I’m toying with the idea running of the Ochil Ultra later in October, but we’ll see how training goes and if I’m able to keep my mileage up. If last year taught me anything, it’s the danger of committing to too much. Increasing training and intensity too quickly is the direct route to injury.


Au revoir!


stupid pneumonia


As it turned out, I never managed to run the Great Tartan Skidaddle.  So as of yet, I still haven’t jumped over that “ultra” hurdle.  Which is really frustrating. So my goal of finishing all the races that I enter….?  Will need to rethink that one.

The last week of my taper started so well, aside from waking with a slightly scratchy throat the day it all went pear shaped.

I took an easy run around Colzium Estate and I really enjoyed myself.  My legs felt fresh and I enjoyed exploring the place, which I usually just ignore and head further up the hills or to the top of Tomtian.

But when I got home, I got this raging fever that came out of nowhere, accompanied by the worst headache that I’ve ever experienced, hallucinations in the mix as well.  To make a long story short, I was eventually taken by ambulance to the Royal Infirmary and underwent a series of tests to find out what was wrong.  The doctors were initially concerned that I had meningitis due to the level of infection showing in my blood tests.  Turns out it was (thankfully) “just” pneumonia, but the infection hit me really hard for some reason.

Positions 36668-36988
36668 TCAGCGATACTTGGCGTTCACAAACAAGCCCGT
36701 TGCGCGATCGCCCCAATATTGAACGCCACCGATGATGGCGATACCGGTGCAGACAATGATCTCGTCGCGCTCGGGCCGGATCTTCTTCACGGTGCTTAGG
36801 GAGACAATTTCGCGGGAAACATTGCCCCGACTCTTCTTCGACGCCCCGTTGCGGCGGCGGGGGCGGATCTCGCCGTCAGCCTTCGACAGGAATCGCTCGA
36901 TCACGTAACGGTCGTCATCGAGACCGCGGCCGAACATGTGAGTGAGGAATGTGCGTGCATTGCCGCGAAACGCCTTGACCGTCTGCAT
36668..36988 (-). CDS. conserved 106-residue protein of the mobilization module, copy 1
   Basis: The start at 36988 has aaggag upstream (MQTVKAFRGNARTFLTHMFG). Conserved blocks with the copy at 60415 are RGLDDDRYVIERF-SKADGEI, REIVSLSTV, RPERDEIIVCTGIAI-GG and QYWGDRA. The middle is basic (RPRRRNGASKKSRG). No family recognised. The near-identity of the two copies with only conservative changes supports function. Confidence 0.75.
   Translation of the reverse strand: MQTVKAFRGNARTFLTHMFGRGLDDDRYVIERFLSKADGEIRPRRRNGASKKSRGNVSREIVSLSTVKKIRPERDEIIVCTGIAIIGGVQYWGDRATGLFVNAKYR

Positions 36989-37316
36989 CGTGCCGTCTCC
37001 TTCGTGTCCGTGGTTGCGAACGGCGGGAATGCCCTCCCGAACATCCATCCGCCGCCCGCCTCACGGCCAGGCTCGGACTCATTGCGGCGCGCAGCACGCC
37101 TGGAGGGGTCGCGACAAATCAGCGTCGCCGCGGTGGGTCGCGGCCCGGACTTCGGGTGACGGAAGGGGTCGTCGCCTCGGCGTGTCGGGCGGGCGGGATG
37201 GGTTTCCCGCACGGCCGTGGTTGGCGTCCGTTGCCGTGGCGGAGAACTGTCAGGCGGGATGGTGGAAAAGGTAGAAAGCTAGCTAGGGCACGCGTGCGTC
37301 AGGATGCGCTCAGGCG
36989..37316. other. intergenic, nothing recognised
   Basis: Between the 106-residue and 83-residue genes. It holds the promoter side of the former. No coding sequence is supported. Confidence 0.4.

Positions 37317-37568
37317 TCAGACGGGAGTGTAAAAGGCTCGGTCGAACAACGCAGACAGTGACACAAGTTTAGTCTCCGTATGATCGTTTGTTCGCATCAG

So I spent race day in the hospital on a drip.


I’m thankful for the great care I received from the NHS and that they got to the bottom of what was wrong.  Still, the whole thing was frustrating.  A weekend in the hospital was the last thing I wanted.  Seeing photos of the event online only increased that sense of missing out on something I had been looking forward to for months.

12 weeks of injury-free training. All good.  And this infection seems to have come out of nowhere.  This is the first time anything like this has happened, but it has knocked my confidence a bit.  I suppose it’s one of those freak things that just happen, but now I’ll probably have more “what if” doubts when I embark on another long training plan.  That’s always there when you commit to something like a longer race, but now I know the feeling of disappointment when I can’t even make it to the starting line.

Still, I’m determined to do the race in one way or another.  Once I’m back to full strength (and that could be a while — still on my medication and the doctor ordered at least two weeks of complete rest and then need to ease my way back slowly), I’m going to run the whole Great Tartan Skidaddle course solo, or with some friends.  It won’t be the same, sure, but it’s something that I still really want to do.

I’ve been stuck inside for a week.  Honestly, I’m a bit fed up and can’t wait to get out running again.  But I need to take my recovery seriously so I can get back to what I love.  This in mind, I might also miss out on the ATRX in a month’s time, I just may not be ready.  In that case, I’ll see if I’m well enough to volunteer to take photos or something.  In the meantime, time to enjoy other good things in life.  Resting and listen to lots of good music and reading good books.

Once I’m well though — can’t wait to do the route that I didn’t get to do.  Also thinking that I might be able to put some proper effort toward getting a good time at the Strathearn Marathon…


I’ve attached a few photos from Colzium Estate below.  It’s lovely and seems a bit underused. Worth exploring and a good park if you’ve got little people: